Safer sex work spaces reduce violence and HIV risks for street-involved women
Safer indoor sex work spaces provide important and potentially life-saving benefits to sex workers including reduced exposure to violence and HIV and improved relationships with police, according to a study published by the Gender and Sexual Health Initiative of the BC Centre for Excellence in HIV/AIDS (BC-CfE) and the University of British Columbia (UBC).
The qualitative evaluation study published today in the America Journal of Public Health interviewed 39 women living in low-threshold, supportive housing programs for sex workers in poverty and using drugs. These programs, operated by Atira Women’s Resource Society and RainCity Housing and Support Society in Vancouver, Canada, offer an innovative harm reduction model that promotes the health and safety of the most marginalized sex workers.
Security measures include women-only buildings (residents, staff), supportive guest policies (clients sign-in at front desk), video cameras onsite, staff available to call police in case of violence, and health and safety resources onsite, including bad date sheets and condoms. Based on the success of the programs to date, these models have now been extended to reach more sex workers across a number of housing programs in Vancouver.
Sex workers interviewed in the study had all previously worked on the street and described how supportive housing programs increased their control over negotiating sex work transactions, including the capacity to refuse unwanted services, negotiate condom use and avoid violent predators. Women’s accounts contrast the safety afforded by these environments with their very limited options to controlling their safety when seeing clients in cars, alleys and clients’ homes.
“This research shows that safer indoor sex work spaces dramatically reduce the risks to the health and safety of sex workers,” says Dr. Kate Shannon, senior author of the study, director of BC-CfE’s Gender and Sexual Health Initiative and assistant professor of medicine at UBC. “We have previously shown that displacement and lack of safer indoor options for street-based sex workers are directly associated with elevated rates of violence and HIV risk. The evidence is clear: We need to scale up access to safer sex work spaces and remove legal barriers to their formal implementation and evaluation.”
The publication of the study follows the landmark decision by the Ontario Court of Appeal that allows sex workers to legally work in safer indoor spaces starting next year. The court concluded that laws preventing sex workers from working together under one roof or hiring security staff fail to protect sex workers and exacerbate harms. While the decision is not currently binding outside Ontario, if upheld by the Supreme Court of Canada the government will be forced to ensure the laws are brought in line with the evidence.
“We have created policies and practices that support women’s choice and ensure their health and safety are protected,” says Amelia Ridgway, Manager of RainCity Housing. “Women have the right to govern their own bodies. We believe that housing is a human right and this is about providing women with the most basic human rights around protection from violence within a harm reduction framework.”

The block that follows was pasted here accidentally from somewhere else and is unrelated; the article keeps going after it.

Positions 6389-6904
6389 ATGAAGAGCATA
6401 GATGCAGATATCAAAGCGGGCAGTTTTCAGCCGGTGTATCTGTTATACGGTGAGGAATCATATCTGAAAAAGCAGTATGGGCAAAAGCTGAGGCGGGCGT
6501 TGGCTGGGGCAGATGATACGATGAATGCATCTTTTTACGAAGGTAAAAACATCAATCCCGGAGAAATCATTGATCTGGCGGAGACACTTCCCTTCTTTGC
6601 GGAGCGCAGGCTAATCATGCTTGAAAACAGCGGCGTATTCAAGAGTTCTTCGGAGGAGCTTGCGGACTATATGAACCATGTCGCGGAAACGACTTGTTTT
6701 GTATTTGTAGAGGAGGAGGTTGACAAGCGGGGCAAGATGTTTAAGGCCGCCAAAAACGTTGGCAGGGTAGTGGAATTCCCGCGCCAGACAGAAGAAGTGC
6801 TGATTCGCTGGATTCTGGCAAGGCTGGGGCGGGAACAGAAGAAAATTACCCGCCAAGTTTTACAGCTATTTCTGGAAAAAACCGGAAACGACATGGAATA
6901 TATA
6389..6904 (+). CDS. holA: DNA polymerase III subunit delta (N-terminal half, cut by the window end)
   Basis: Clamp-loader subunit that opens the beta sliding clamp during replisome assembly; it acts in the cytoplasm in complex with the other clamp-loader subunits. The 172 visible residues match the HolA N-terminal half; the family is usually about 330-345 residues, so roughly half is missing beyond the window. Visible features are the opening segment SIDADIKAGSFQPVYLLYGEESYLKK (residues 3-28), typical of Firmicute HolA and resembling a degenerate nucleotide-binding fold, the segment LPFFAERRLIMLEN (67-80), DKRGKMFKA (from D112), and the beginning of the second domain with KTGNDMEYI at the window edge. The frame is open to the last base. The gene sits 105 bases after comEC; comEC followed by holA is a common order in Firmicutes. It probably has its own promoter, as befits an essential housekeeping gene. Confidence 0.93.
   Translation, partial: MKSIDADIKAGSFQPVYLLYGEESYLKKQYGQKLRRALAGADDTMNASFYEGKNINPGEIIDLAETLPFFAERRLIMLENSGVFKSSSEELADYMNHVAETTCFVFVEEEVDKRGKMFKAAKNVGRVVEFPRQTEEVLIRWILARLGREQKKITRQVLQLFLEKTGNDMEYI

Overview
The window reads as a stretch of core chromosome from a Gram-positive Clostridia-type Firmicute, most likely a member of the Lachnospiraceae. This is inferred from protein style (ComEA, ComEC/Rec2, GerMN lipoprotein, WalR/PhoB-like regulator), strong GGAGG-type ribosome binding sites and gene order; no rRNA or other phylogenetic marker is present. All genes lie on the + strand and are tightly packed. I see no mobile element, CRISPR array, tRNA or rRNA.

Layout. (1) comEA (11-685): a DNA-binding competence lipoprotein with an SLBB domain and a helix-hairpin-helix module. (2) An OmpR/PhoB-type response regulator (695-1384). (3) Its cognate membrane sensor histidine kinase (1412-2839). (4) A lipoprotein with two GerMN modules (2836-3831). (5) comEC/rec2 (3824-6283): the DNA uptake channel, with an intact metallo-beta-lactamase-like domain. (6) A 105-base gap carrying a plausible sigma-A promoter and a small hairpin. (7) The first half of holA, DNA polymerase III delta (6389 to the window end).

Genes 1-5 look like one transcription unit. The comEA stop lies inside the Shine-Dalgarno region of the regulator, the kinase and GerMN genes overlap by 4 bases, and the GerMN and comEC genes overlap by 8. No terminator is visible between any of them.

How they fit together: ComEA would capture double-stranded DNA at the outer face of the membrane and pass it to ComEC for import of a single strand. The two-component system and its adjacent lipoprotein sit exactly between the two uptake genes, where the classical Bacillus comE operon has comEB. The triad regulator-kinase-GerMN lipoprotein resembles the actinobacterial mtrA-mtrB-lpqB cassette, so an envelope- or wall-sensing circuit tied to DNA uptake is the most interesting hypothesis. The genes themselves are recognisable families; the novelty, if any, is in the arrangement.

“This is about promoting and protecting the basic rights of women who do sex work and live in poverty,” adds Janice Abbott, CEO of Atira Women’s Resource Society. “The contradictory nature of Canada’s criminalized prostitution laws is that sex workers in higher-end neighbourhoods can operate largely free of persecution out of their own apartments, but the most marginalized women in sex work continue to be criminalized and victimized by restrictive and arbitrary policies and enforcement.”
The women interviewed said safer sex work spaces reduce some of the anonymity and isolation that mark street-level transactions, allowing onsite staff and workers to identify violent predators. They added that safer spaces where sex workers can bring clients indoors support increased solidarity between sex workers and promotes their ability to self-regulate safer industry standards.
Improved relationship between sex workers and police
An important finding of the study is improved relations between sex workers and police. “As evidence has shown time and time again, current criminalized laws and enforcement of these laws create an adversarial relationship between sex workers and police,” says Dr. Shannon. “These findings align with the new guidelines by Vancouver Police Department to not harass or arrest sex workers.”
As one sex worker in the study explains: “On the corner, doing it in the car, I used to be scared all the time, paranoid about cops, scared of getting charged. It is a lot easier now. I can come and go [to this safer space], and cops actually say hi to me. It is different.” Another sex worker adds, “Now police just check me out and help me be safe.”
“We need to view safer sex work spaces as an evidence-based public health imperative,” concludes Dr. Perry Kendall, BC’s Provincial Health Officer. “This research clearly demonstrates that safer sex work models bring street-based sex workers indoors and away from violent predators, and support their access to health, security and safety.”
“Safer sex work spaces support better health and safety, period,” said Dr. Patricia Daly, Chief Medical Health Officer, Vancouver Coastal Health. “We need to ensure that evidence-based safer sex work models are supported, and where possible expanded, to reach marginalized individuals.”